The soothing, rustling of the leaves is one of the characteristics of a common Nebraska tree—the Eastern Cottonwood. It was prominent in decades past, with early settlers and Native Americans in Nebraska using it for firewood, landmarks and construction materials.
Even today, cottonwood is by far the most harvested and processed timber tree species in the state. But that could all change if the tree continues to decline in population, according to Dennis Adams, University of Nebraska-Lincoln extension forester.
The cottonwood has been Nebraska's state tree since 1972. It is a native, fast-growing, relatively short-lived tree, dependent on bare soil and good soil moisture reproduce. It is most often found in riparian areas along rivers and streams, often in pure, even-aged stands.
Adams says the state's cottonwood resource is threatened because of four factors, including flood control, land conversion, livestock grazing and herbicide damage. Combined all four are all causing a decrease in cottonwood population.
"Cottonwood requires bare mineral soil to regenerate," Adams says. "It was prolific in the past due to the periodic flooding that occurred along the state's rivers and streams."
Historically, flooding was a common occurrence along the Republican, Platte, Blue, Elkhorn, Missouri and many other rivers and streams in Nebraska. Since the 1950s, extensive stream channelization and numerous flood control structures have affected the natural stream flow in the state's major rivers and smaller tributaries. Occasional flooding still occurs, but not nearly as extensively as in the past, Adams says. While dams and channelization have enabled many additional uses of previously flooded riparian bottomlands, it has reduced the ability of cottonwood to regenerate.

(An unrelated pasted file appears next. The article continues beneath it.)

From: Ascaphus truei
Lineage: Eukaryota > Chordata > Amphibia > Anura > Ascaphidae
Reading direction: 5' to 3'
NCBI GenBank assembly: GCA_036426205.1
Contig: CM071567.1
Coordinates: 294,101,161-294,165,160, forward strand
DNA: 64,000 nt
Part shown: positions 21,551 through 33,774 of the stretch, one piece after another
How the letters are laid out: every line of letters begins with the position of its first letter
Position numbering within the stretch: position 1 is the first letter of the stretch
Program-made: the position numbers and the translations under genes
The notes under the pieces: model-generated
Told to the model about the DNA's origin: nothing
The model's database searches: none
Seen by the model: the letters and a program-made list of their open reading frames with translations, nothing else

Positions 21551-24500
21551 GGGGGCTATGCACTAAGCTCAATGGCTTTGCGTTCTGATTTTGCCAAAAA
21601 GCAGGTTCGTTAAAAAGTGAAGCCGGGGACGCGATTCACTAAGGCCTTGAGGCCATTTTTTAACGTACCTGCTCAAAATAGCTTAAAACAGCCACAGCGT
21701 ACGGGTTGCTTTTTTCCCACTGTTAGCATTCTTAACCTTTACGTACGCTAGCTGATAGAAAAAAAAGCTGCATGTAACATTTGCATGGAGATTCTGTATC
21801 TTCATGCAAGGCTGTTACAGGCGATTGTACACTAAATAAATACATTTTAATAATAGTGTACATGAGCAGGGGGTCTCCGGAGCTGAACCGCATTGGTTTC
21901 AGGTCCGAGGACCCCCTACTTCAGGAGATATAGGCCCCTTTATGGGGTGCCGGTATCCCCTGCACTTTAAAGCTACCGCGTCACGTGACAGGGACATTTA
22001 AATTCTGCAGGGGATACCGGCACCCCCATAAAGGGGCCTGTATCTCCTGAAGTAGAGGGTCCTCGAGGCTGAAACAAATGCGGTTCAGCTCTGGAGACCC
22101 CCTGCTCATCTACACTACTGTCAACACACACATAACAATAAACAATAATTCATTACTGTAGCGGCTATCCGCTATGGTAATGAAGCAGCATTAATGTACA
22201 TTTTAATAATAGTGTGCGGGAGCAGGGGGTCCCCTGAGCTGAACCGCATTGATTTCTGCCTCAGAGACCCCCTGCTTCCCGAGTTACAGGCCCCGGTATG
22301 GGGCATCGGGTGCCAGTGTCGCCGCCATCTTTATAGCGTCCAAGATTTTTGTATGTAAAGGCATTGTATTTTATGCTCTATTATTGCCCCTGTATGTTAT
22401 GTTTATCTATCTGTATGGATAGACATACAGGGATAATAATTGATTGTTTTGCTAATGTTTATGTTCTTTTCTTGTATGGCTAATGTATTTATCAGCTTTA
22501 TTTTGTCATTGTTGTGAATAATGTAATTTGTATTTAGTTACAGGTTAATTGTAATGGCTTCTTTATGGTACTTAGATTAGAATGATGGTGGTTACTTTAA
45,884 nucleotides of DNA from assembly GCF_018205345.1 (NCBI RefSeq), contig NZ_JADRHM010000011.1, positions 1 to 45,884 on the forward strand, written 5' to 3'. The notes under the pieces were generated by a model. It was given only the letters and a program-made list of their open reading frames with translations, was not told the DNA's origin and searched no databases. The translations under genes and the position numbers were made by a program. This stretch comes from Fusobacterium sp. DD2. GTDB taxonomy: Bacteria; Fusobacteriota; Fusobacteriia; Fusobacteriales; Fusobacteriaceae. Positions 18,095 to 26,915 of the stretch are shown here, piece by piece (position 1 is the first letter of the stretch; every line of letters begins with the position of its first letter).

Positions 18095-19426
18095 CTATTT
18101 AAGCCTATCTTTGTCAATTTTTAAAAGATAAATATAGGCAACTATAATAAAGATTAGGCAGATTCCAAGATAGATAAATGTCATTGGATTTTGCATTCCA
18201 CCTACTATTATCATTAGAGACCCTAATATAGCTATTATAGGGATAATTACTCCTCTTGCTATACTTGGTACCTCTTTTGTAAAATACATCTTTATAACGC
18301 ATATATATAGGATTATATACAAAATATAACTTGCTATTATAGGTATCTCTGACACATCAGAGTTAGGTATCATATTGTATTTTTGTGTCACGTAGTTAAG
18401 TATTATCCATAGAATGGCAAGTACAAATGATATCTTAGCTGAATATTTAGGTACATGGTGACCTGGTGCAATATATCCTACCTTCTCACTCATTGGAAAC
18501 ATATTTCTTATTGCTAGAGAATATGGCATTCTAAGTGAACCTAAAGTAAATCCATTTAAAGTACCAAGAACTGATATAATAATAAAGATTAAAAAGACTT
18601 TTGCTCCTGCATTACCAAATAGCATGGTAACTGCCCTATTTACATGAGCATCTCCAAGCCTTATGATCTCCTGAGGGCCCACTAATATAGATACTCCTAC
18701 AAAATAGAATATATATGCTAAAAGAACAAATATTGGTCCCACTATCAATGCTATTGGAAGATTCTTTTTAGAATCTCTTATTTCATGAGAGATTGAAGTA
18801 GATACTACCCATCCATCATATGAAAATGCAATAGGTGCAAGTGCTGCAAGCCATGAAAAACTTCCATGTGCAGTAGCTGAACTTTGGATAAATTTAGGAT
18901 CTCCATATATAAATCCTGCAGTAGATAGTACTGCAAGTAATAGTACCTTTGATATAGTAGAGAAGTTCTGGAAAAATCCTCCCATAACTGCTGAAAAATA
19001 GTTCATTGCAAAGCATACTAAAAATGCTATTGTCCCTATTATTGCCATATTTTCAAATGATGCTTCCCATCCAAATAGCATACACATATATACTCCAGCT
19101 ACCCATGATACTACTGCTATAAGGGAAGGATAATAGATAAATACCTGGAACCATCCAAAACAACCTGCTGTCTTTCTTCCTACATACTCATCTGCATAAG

"There's not much we can do about cottonwood loss due to flood control because we aren't going to take the dams out," Adams says.
It's projected that cottonwood will continue to decrease in both area and number of trees in the future.
"Primarily a result of flood control efforts, the average size and age of our cottonwood trees have increased," Adams says. "Recent forest inventory data indicates that our mature cottonwood stands have virtually no cottonwood regeneration, but are being encroached upon and replaced by other tree and shrub species, often undesirable species like eastern red cedar or Russian olive."
One way to help bring back the cottonwood population, aside from planting new trees, is to allow natural regeneration in riparian areas that may now be in marginal crop land.
Adams also says that farmers should be careful when using herbicides, particularly aerially applied, on adjacent crops and pastures. Herbicide drift can damage cottonwoods, causing leaves to drop or curl, slowing growth and causing dieback of branches. In extreme cases, herbicide drift can kill trees.
"If farmers spray when it is too windy or too hot the herbicide can drift or volatize and can cause damage to adjacent forest land," Adams says.
He says that the cottonwood provides important habitat for many small mammals and birds, including squirrels, raccoons, bald eagles and great blue herons.
"For cottonwood to continue to be a significant forest resource in the future, intervention by us may be necessary to regenerate this historic forest resource, not only for wood products, but for the important wildlife habitat, watershed protection and other environmental benefits cottonwood forests provide," Adams explains.